# Parse nested absolute values 2 [duplicate]

Looking at Arnauld's answer, it seems like this version is not really more difficult than the other version, so I made it an optional requirement of the other challenge

The absolute value of a number $$\x\$$ is normally written as $$\|x|\$$. The left and right side of the absolute value uses the same symbol, so it is not immediately obvious how to parse nested absolute values e.g. $$\||1-2|+|3-|4-5|||\$$

Your goal is to parse such an expression containing nested absolute values:

The expression will be given as a string of characters. For simplicity the expression will only contain single digit numbers (or letters if that is easier in your language), the operators + and - (you can use any two distinct characters to represent these operations) and the symbol | for the left and right side of a absolute value. To make the challenger not too easy, it is allowed for numbers to be directly adjacent to absolute values so (2|3| and |2|3 both are valid expressions). See the first version if you do not want to handle that case

Your output should be the same expression in a form that allows to determine how the absolute values are bracketed.

The output has to satisfy the following rules:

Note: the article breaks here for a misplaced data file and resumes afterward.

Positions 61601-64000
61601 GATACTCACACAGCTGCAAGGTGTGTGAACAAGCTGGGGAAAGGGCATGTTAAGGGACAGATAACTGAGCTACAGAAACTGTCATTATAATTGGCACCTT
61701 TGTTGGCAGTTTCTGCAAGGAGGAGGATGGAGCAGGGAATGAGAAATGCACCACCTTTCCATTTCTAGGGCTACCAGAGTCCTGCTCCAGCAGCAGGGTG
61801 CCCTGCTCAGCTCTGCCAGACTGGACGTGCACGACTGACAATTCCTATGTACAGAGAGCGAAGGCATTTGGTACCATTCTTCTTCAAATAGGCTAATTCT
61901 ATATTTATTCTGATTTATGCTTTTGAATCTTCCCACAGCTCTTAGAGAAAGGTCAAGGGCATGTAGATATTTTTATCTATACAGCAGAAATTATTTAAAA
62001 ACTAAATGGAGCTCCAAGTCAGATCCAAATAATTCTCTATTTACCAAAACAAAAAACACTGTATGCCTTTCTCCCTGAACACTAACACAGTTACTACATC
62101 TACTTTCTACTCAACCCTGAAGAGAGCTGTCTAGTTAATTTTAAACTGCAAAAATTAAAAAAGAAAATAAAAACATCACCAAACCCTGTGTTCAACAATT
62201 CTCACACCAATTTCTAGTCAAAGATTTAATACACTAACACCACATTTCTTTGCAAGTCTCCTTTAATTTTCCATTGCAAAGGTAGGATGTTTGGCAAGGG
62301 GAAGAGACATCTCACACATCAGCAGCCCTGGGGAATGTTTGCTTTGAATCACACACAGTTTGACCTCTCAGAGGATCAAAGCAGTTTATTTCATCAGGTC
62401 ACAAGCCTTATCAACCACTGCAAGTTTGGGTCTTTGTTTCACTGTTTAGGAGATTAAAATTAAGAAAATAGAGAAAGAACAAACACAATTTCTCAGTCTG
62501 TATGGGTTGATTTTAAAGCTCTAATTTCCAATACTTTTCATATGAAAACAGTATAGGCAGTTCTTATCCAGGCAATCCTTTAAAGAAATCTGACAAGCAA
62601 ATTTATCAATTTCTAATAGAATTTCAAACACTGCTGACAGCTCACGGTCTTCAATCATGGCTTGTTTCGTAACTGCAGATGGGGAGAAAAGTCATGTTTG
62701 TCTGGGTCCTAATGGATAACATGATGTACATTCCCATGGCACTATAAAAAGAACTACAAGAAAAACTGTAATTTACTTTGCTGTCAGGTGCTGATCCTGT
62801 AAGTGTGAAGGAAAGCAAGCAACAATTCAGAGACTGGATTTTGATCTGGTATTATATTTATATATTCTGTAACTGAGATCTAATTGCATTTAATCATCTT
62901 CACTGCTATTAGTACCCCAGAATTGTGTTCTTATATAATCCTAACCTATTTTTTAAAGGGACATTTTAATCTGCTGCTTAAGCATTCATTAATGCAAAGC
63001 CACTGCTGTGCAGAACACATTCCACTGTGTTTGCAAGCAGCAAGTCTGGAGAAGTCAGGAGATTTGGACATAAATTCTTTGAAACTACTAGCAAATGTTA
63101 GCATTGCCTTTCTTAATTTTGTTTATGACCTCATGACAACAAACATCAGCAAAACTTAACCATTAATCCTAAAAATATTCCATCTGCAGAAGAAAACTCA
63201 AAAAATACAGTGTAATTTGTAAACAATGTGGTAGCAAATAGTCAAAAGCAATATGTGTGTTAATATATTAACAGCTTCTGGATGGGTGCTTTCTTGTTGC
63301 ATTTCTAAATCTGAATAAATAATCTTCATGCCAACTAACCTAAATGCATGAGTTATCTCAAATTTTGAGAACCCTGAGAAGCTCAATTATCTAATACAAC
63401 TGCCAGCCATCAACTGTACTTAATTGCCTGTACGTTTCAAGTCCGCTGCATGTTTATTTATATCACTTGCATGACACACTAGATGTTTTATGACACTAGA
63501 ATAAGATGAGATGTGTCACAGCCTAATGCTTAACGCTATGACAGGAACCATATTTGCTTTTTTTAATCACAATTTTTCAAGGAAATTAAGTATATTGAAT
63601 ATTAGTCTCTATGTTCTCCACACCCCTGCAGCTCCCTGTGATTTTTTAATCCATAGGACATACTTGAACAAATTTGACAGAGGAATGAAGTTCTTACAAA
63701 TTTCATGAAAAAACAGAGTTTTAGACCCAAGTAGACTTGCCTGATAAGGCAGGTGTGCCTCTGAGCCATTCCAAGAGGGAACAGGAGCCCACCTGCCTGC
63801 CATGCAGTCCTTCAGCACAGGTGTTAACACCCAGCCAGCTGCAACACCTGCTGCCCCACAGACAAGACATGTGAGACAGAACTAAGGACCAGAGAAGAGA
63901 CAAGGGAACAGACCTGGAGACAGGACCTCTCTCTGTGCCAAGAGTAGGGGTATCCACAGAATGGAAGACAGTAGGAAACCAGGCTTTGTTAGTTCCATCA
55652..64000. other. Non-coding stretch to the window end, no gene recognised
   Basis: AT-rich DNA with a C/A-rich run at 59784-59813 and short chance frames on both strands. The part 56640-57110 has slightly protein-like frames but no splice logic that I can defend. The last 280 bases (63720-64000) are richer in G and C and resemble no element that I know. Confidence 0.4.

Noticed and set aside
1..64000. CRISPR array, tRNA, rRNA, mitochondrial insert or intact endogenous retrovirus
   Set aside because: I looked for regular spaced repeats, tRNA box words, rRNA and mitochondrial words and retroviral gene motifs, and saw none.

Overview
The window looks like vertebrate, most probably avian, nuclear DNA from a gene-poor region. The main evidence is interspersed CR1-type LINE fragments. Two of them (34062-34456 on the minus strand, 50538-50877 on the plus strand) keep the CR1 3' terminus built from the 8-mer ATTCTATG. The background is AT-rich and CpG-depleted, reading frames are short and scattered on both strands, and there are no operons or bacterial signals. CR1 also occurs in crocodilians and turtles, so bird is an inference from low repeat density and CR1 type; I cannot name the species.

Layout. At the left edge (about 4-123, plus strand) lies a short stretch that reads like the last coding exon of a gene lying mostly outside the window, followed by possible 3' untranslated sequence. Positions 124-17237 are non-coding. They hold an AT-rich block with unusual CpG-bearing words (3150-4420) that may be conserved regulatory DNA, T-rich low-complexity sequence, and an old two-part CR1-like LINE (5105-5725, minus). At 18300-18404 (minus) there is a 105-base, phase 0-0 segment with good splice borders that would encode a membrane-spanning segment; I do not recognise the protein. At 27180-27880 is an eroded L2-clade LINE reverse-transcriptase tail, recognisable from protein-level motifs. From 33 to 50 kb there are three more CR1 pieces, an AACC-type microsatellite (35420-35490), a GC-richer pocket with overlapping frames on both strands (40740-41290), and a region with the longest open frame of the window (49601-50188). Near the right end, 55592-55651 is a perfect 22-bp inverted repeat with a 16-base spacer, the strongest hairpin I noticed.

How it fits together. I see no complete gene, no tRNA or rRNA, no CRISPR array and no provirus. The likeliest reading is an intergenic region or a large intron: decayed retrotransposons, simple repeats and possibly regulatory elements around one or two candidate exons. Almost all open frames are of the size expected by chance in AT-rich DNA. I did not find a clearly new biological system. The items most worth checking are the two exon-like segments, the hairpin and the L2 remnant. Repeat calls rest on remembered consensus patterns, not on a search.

• The expression within a absolute value must not end with an operator ( + or - )
• The expression within a absolute value cannot be empty
• Each | has to be part of exactly one absolute value

You may assume there is a valid way to parse the given input. If there is more than one way to parse the expression you can choose any valid solution.

Examples (all possible outputs):

|2|                ->  (2)
|2|+|3|            ->  (2)+(3)
|2|3|-4|           ->  (2)3(-4)
|2|3|-4|           ->  (2(3)-4)
|2|3-|4|           ->  (2)3-(4)
||2||              ->  ((2))
||2|-|3||          ->  ((2)-(3))
|-|-2+3||          ->  (-(-2+3))
|-|-2+3|+|4|-5|    ->  (-(-2+3)+(4)-5)
|-|-2+|-3|+4|-5|   ->  (-(-2+(-3)+4)-5)
||1-2|+|3-|4-5|||  ->  ((1-2)+(3-(4-5)))


This is the shortest solution wins.

• Please let me know if you need me to delete my CW answer in order to delete the post (I don't know if that's required). Commented Dec 5, 2023 at 23:58

# JavaScript (ES6), 52 bytes

I believe my answer to the other version also works for this one... ¯\_(ツ)_/¯

f=s=>s>(s=s.replace(/\|(.*?[\d)])\|/,"(\$1)"))?f(s):s


Try it online!